I walked North of 30th Street Station, past the PMA, and located Judy Geist's house on 25th street, Shostakovich in my ears, stopping at a Whole Foods for a box of Tazo Passion tea for Laurel. (Elements of continuity across the U.S., no matter how commercial they are, especially this organic one, are comforting. I liked the fresh strawberries and overpriced dried miso in the middle of Pennsylvania Avenue.)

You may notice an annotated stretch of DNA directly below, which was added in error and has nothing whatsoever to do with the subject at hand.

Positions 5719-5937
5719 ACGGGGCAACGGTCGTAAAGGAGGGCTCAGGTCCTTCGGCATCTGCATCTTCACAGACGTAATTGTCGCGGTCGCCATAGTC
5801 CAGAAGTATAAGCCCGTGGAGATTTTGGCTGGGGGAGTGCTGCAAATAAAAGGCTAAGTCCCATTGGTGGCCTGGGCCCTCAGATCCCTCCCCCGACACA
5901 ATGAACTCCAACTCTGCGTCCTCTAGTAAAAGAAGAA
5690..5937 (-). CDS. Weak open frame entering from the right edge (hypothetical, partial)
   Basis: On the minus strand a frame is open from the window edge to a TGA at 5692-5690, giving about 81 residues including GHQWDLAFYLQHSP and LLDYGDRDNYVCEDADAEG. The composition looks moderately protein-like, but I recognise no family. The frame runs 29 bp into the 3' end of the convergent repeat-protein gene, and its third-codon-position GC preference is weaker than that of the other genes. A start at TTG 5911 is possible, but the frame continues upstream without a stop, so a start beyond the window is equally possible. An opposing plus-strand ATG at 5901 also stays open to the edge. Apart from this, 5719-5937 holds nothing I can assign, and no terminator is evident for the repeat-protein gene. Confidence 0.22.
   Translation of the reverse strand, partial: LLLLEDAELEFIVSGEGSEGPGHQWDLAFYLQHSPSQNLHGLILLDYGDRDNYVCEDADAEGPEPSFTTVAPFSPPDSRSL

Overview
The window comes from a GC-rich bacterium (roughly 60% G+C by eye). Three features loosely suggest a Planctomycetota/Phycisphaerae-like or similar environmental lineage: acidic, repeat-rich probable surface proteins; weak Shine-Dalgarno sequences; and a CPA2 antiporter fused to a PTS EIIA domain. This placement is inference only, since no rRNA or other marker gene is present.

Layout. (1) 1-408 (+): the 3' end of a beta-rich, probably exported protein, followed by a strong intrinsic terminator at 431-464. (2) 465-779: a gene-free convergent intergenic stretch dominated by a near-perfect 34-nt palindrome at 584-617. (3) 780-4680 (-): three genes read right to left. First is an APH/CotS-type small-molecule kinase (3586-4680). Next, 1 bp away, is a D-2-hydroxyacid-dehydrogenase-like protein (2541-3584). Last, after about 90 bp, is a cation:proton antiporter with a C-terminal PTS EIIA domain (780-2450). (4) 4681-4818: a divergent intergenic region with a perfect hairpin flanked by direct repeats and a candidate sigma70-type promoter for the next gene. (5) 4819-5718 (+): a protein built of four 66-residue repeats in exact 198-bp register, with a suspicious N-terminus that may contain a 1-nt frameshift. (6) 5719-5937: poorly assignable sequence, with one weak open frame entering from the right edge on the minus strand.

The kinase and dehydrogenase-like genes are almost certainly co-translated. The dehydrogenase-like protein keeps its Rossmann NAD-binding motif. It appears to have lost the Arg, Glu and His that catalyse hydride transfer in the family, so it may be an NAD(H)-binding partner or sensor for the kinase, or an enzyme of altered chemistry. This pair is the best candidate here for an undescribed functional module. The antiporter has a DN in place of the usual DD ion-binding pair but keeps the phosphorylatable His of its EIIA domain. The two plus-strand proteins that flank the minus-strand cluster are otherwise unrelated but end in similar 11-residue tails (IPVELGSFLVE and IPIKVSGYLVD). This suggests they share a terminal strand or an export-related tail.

Judy Geist is cool. She has reddish-yellowish close-cropped hair, though Laura (Cline, my cool stand partner at PYO, who's her other student right now) says it's been through many colors recently. She's shorter and smaller than I am (which doesn't take a lot of doing; I'm 5'4" and can span only a minor ninth with my left hand), and the viola looks huge on her, too. She plays with her head over the viola, not detached and moveable like mine, but staring down the crosshairs of the fingerboard, intent on what she's doing. I think she has some fundamentally different ideas from the my own violistic philosophy that I'm slowly developing, but I think we'll be good for each other. We were both wearing blue jeans and a black shirt--an easy combination, but I interpreted it as a good omen. She'd taken from Joe in the past, and didn't like him at all, isn't playing at this Curtis bash in his honor that's going on. Her philosophy is so different from his. Music first, technique subordinate. Both have to be there--they both fully understand that--but it's all about where the primacy goes. She's Diedreėsque, and I like that in her. Even if I hadn't moved away from Madison, I'd've needed someone a little harsher than Diedre after a while (like perhaps Rictor), but she did me so much good from 10th to 12th grades. She said, I'm glad you've left Joe. So am I. It's weird playing for her, not having her know everything about me musically. She'll learn over the course of this semester that I have perfect pitch, that I tend to play too romantically, that my vibrato isn't as wide or as present as it always should be, that I've been doing music since I was 4 and am passionate about it, that I've had four semesters of music theory. But it's so hard to present my musical side as a whole. I think it might be impossible; all you can do for auditions is present the polished piece. The juror for an orchestra will never know what Bach's cello suites have meant to me since seventh grade.